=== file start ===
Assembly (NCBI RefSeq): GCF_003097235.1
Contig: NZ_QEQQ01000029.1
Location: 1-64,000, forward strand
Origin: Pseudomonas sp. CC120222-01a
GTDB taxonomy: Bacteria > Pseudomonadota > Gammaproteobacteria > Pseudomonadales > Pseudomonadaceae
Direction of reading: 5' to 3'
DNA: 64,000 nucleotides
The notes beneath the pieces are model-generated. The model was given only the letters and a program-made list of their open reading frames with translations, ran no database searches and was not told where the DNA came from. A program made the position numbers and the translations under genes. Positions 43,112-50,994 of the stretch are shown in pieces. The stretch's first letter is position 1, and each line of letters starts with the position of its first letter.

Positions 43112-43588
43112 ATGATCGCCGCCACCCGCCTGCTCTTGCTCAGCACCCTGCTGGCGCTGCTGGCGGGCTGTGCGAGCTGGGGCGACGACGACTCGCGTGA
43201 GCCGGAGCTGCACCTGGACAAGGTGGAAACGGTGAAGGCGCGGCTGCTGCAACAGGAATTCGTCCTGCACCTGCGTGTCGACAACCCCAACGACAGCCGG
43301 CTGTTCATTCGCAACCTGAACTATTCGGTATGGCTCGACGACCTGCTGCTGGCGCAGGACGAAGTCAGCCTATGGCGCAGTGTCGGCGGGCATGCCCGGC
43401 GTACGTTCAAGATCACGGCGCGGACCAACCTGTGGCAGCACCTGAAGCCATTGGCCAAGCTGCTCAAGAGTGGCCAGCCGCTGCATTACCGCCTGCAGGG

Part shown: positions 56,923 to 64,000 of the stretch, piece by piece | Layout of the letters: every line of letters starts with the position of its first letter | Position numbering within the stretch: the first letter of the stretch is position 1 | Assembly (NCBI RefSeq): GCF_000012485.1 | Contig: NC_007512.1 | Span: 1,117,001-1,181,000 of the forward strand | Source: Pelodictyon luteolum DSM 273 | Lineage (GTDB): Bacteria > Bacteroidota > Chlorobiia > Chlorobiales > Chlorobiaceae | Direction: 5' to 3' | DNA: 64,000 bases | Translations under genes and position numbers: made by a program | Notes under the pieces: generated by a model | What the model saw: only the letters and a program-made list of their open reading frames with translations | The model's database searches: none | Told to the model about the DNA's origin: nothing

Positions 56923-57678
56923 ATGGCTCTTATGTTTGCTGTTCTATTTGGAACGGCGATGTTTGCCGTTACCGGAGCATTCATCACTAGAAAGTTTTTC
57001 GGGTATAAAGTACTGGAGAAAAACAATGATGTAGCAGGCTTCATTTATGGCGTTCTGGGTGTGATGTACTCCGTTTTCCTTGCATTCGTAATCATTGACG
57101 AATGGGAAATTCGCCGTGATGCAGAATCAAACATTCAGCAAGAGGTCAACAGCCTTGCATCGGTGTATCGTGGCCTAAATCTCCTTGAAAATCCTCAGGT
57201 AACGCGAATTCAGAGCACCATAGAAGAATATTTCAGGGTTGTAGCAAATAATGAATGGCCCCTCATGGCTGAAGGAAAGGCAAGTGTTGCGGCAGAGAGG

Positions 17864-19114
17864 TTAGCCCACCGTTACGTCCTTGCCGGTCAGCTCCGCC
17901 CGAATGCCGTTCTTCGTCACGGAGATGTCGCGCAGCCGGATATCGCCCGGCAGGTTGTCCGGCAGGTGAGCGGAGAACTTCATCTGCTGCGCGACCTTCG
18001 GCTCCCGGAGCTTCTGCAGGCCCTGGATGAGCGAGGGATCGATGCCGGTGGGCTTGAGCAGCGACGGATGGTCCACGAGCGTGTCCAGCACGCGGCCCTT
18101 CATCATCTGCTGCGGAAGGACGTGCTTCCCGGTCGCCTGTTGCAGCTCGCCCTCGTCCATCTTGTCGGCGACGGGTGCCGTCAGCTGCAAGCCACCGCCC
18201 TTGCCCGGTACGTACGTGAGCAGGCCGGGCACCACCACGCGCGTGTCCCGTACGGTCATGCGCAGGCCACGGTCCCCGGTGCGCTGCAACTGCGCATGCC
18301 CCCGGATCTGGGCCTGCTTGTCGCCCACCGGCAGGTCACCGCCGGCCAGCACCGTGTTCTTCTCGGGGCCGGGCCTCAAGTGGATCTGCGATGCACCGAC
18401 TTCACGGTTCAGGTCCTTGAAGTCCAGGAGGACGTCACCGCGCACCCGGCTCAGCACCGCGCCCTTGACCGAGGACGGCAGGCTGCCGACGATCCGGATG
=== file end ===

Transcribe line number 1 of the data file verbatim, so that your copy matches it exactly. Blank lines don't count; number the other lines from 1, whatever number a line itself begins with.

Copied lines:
Assembly (NCBI RefSeq): GCF_003097235.1